• General Casey Fears Lack of Trained Forces for Missions Outside of Iraq.  “‘The demand for our forces exceeds the sustainable supply,’ the Army chief of staff, Gen. George Casey, said last week. ‘Right now we have in place deployment and mobilization policies that allow us to meet the current demands. If the demands don’t go down over time, it will become increasingly difficult for us to provide the trained and ready forces’ for other missions.”  [Associated Press, 8/20/07]
  • General Casey Said Six Years of War Has Strained Our Forces And Demand for Forces Exceeds Supply. “As the chairman said, our nation has been at war for our six years. Our Army has been a leader on the front lines of this war and back here at home, and over time these operations have expanded in scope and duration. And as a result our all-volunteer force has been stretched and stressed… So, Mr. Chairman, as we look to that future, we do so with an Army that’s already stretched by the impacts of six years of war. And while we remain a resilient, committed, professional force, today’s Army, as Congressman Hunter said, is out of balance. The current demand for our forces exceeds the sustainable supply. We are consumed with meeting the demands of the current fight and unable to provide ready forces as rapidly as necessary for other contingencies. Our reserve components are performing an operational role for which they were neither originally designed, nor resourced. [House Armed Services Committee Hearing, 9/27/07]
  • General Colin Powell Agreed With General Schoomaker That the Army Is Broken. “I’m suggesting that what General Schoomaker said the other day, before a committee looking at the Reserve and National Guard, that the active Army is about broken. General Schoomaker is absolutely right, and all of my contacts within the Army suggest that the Army has a serious problem in the active force, and it’s a problem that will spread into the Guard and Reserves: Backlog of equipment that is not being repaired, soldiers–especially officers and noncommissioned officers–going on repetitive tours.” [CBS News’ Face the Nation, 12/17/06]

General Barry McCaffrey Said Army and Marines Were Broken Due to Six Years of War. “Your Army, somewhat the Marine Corps, are broken. Our equipment is broken. Hundreds of our armored vehicles are lined up at depots. It has been grossly under-resourced. We are in a position of strategic peril. In my judgment, our manpower is inadequate. I’ve been saying 80,000 troops short in the Army, 25,000 in the Marine Corps. Our recruiting is faltering. There is unquestionably, on the bottom end, a decrease in the quality of the kids coming into the United States Army now. We’re encountering all sorts of problems we didn’t see some years ago. You must fix the Army and the Marine Corps or we will be incapable of responding to the next crisis.” [Senate Foreign Relations Committee Hearing, 1/18/07]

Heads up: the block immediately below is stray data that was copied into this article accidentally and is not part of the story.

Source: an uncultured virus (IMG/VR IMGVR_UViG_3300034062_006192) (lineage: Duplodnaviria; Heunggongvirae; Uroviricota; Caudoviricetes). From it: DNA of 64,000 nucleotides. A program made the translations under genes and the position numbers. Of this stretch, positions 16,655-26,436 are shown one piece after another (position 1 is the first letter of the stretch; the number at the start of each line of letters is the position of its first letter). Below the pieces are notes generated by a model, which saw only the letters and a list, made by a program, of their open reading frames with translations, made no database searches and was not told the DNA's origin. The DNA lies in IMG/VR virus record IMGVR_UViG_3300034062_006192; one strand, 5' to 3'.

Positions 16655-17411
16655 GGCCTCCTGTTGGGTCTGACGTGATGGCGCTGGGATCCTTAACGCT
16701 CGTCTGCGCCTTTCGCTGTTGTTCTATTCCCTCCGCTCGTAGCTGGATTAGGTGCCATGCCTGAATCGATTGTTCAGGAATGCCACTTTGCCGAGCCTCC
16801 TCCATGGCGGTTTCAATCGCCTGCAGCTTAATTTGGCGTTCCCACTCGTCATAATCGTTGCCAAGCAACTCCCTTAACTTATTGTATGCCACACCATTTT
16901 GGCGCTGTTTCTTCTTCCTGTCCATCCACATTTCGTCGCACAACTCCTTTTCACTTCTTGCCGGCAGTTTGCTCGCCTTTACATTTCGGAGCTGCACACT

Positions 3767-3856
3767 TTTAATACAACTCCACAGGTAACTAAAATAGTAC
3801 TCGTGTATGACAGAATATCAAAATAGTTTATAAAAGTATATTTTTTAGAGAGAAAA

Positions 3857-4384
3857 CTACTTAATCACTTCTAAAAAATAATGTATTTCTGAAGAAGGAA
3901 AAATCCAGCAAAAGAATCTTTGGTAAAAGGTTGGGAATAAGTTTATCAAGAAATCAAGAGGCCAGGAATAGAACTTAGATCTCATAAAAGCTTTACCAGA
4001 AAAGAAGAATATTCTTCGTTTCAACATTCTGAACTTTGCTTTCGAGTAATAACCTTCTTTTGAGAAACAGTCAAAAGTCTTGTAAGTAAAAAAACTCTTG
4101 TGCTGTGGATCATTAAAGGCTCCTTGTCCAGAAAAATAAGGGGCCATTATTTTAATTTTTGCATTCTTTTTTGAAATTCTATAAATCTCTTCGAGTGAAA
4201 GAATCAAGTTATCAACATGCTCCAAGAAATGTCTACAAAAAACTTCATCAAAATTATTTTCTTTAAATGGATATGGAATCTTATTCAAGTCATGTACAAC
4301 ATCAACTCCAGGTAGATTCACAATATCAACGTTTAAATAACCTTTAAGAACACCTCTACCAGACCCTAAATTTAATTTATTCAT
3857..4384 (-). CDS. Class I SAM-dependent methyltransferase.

General Barry R. McCaffrey Said We Are Unable to Respond to Other Threats. “This is the first time since World War II that we are strategically, as a ground combat force, in such as vulnerable position. If the other shoe drops, Castro dies, a half million Cuban refuges, miscalculation on the Korean Peninsula, a whole series of potential vulnerabilities, a major strike on the homeland, with millions of refugees in flight, we have left the U.S. Armed Forces, the U.S. National Guard, the central load-bearing institution of domestic security ill-equipped to move forward. So we’ve got to drawdown the force.” [House Armed Services Committee, 7/31/07]


Presidential Adviser Karen Hughes Was Picked to Head Public Diplomacy to Improve America’s Image in the World. “By nominating Karen Hughes as undersecretary of state for public diplomacy, President Bush has tapped one of his closest and most trusted advisors for a difficult job. At his press conference this morning, the president emphasized the importance he is placing on improving America’s image abroad, especially in the Middle East.” [Newshour, 3/16/05]

  • …But After 2 Years, Hughes Decided to Step Down, With the Job Unfinished. “Karen P. Hughes, one of the few remaining members of President Bush’s circle of longtime Texas advisers, said today that she will return to private life, stepping down as the head of public diplomacy at the State Department sometime in December…Opinion polls indicate that the image of the United States in Muslim countries — the chief target of Ms. Hughes’s labors — has not improved, and in some cases has deteriorated, since she took office two years ago.” [New York Times, 10/31/07]

Poll of Residents in 25 Countries Found 29 Percent Believe U.S. Exerts a Mainly Positive Influence in the World, Down from 36 Percent in 2006 and 40 Percent in 2005. “George Bush, the US president, is facing mounting disapproval of his policies abroad, according to a poll carried out for the BBC World Service, published today. The poll of 26,000 people in 25 countries showed just 29 percent now feel the United States exerts a mainly positive influence on the world, compared with 36 per cent a year ago and 40 percent two years ago.” [The Scotsman (UK), 1/23/07]

  • 49 Percent of World Believes U.S. Exerts a Mainly Negative Role Internationally. “And 49 per cent now believe the US plays a mainly negative role internationally.” [The Scotsman (UK), 1/23/07]


Japan Is Withdrawing Its Naval Forces From Support Role in Afghanistan.  “Japan’s defense minister ordered ships supporting U.S.-led forces in Afghanistan to return home Thursday after opposition lawmakers refused to support an extension of the mission, saying it violated the country’s pacifist constitution… Japan, America’s top ally in Asia, has refueled coalition warships in the Indian Ocean since 2001, but opposition parties, bolstered by recent election wins, effectively scuttled the mission by raising concerns it was too broad and possibly violated the Constitution.” [Associated Press, 11/1/07]

Britain Plans to Hand Over Control of Security Operations in Basra, in Anticipation of Drawdown of Half of Remaining British Troops in Iraq. “Saying that Iraqi forces are now capable of dealing with the violence that persists in the south, Britain’s defense secretary said Wednesday that his government intended to hand over security for the area by mid-December. Defense Secretary Des Browne acknowledged that sectarian power struggles and gangsterism continue in oil-rich Basra province, but said Iraqi forces were best able to address them now… British Prime Minister Gordon Brown announced last month that his government, the main U.S. foreign partner in Iraq, would pull out half its remaining troops by June, leaving 2,500 soldiers stationed outside Basra.” [Los Angeles Times, 11/1/07]

Poland Plans to End Its Military Operations in Iraq. “Also yesterday, Prime Minister-designate Donald Tusk of Poland said his country, which has about 900 soldiers stationed in southeast Iraq, wanted to end its military mission there next year, the Associated Press reported.” [Boston Globe, 11/1/07]